Potentiometers are common electronics components that convert rotary or linear motion in to change of resistance. They can be found anywhere where some adjustments are needed, volume control and joysticks. You can dive in to long theory about potentiometers how they are made, what materials are used and what output characteristics they have regarding to rotation angle. As electronics hobbyist and probably pro you usually deal with two common types of potentiometers – basic pots with knobs and trim pots. First group of potentiometers are used where user has to access potentiometer when he needs to change one or another parameter like sound volume or screen brightness. They normally are bigger in size and can be mounted vertically or horizontally to board. Also they have a panel mount with nut. This type of potentiometers needs to be mechanically stronger and resistive material more durable due to frequent use.
Normally when we need to drive low power LEDs we don’t care much about power losses. What we do we add a current limiting resistor and that’s enough. For instance for 20mA LED we choose between 300Ω-1kΩ resistor when powering from 5V. But different situation is with power LEDs. The currents are much bigger here like 1A and more. Adding resistor to limit the current isn’t an option, because power losses become significant. Here you need a constant current driver to drive it safely without wasting energy. It happens that I have Cree XR-E Q5 XLAPM-7090 LED lying around. It requires 3.7V driving voltage and can take up to 1A current. There are several light intensities given at specific currents:
Light Emitting Diodes more frequently known as LEDs are semiconductor devices that converts electricity in to light. It hard to fond a gadget or other device that doesn’t use LED diodes. They are cheap they are simple to use and they are small. LEDs can emit different light color depending on different chemical compound material in a semiconductor. LED symbol One and common LED symbol is as standard diodes but with couple arrows indicating that it emits light:
Zener diodes are specially designed diodes (heavily doped) that have low reverse voltage breakdown. Due to this characteristic zener diodes are connected backwards to normal operation. If zener is forward biased it acts as regular diode with forward voltage drop at 0.6V. Zener diod backward voltage breakdowns may range from 2.4V up to 100V. Truly speaking if you need like 1.2V then probably you need to connect two forward biased diodes in series for 0.6V+0.6V = 1.2V drop.
Diodes are semiconductor devices commonly used for many purposes. In generally you can imagine diode to be a valve that passes current to one direction and stops it to flow back. First thing that comes in mind – this might be a good choice for reverse voltage protection. In fact they are. But… In reality things are a bit different. First of all diodes aren’t perfect devices. They have so called forward voltage drop which is about 0.7V for standard diodes. So if insert diode in to power supply, say 5V the after protection you will get 4.3V where part of voltage is lost in diode. If you wanna go this way – better choose Schottky diode instead which has a smaller forward voltage drop. Forward voltage drop occurs when diode is forward biased what means current flow from anode to cathode.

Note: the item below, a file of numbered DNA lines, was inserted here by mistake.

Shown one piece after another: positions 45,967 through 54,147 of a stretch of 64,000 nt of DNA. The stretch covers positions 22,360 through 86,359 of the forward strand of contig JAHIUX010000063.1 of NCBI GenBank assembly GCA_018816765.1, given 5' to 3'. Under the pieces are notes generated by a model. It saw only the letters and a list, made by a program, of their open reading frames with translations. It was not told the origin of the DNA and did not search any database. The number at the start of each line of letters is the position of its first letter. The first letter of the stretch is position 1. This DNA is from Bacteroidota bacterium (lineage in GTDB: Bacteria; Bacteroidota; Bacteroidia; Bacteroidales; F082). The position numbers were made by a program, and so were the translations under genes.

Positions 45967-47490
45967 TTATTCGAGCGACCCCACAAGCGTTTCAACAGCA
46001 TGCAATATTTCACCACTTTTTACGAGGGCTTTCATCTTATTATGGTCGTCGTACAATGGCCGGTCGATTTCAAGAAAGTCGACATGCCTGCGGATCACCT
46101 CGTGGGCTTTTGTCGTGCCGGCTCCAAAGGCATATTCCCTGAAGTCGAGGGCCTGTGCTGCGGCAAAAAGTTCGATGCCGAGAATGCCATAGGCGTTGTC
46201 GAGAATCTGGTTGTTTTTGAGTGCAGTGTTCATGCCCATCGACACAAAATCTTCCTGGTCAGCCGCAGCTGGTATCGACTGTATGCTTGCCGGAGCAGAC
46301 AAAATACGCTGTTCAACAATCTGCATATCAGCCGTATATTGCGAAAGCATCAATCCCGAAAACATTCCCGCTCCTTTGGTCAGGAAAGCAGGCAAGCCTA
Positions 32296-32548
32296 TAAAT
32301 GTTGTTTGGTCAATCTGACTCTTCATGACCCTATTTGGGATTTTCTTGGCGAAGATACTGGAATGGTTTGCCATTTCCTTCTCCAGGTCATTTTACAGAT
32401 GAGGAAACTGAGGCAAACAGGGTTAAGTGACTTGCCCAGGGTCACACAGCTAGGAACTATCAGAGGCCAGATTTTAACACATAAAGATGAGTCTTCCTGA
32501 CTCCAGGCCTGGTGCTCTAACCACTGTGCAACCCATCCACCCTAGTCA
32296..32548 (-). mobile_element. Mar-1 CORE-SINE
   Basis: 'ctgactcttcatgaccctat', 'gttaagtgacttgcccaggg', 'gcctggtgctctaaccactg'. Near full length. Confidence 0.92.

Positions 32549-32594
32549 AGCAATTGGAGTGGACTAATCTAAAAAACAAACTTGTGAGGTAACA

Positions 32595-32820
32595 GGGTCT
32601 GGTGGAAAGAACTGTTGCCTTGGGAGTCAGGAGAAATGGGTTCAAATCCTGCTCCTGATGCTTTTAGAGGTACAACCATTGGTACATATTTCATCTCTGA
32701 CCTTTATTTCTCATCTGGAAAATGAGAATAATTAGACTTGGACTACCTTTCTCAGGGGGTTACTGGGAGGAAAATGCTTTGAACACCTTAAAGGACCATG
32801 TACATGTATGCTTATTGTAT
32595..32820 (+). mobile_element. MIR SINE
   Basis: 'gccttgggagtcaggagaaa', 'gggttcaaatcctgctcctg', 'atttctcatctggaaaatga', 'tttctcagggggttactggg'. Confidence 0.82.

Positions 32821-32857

Some time ago I purchased a MiniSense 100 Vibration sensor. Probably had some project in mind, but it happened that it dived in to drawer among other “to do” things. I thought it’s time to try few things with it. Piezo sensor MiniSense 100 is very sensitive with pretty good frequency response and is linear (±1%). As you can see high sensitivity is achieved with 0.3 gram inertial mass at the end of film. As there is a hole in the mass you probably can screw in additional mass and thus increase sensitivity even further. Probably there is no need to explain where such sensor would be useful. These could be vibration/ motion sensors, impact sensors and other areas where motion and acceleration is involved. Normally sensitivity is 1V/g. Where g is standard gravity or also known as standard acceleration due to free fall and is equal to 9.80665m/s2. As…
Power supply is essential part in every electronic device. The whole system relies on it. If power supply fails – device dies too and there is a chance that sensitive parts may be damaged. Power supply solutions vary from device to device. They may work using different techniques depending on needs. Tim have described probably simplest power supply solution which converts Alternating Current (AC) to Direct Current (DC). Supply circuit consists of well known parts that are – transformer, which transforms voltage from 230V AC to 12VAC, them follows diode bridge rectifier, smoothing using large caps and regulation with standard 7805 voltage regulator. Such solution proved itself in many designs. Its simple, cheap and builds fast. Tim put everything in short and informative post without overhead information. Following it you will be able to build 5V DC power supply in an hour.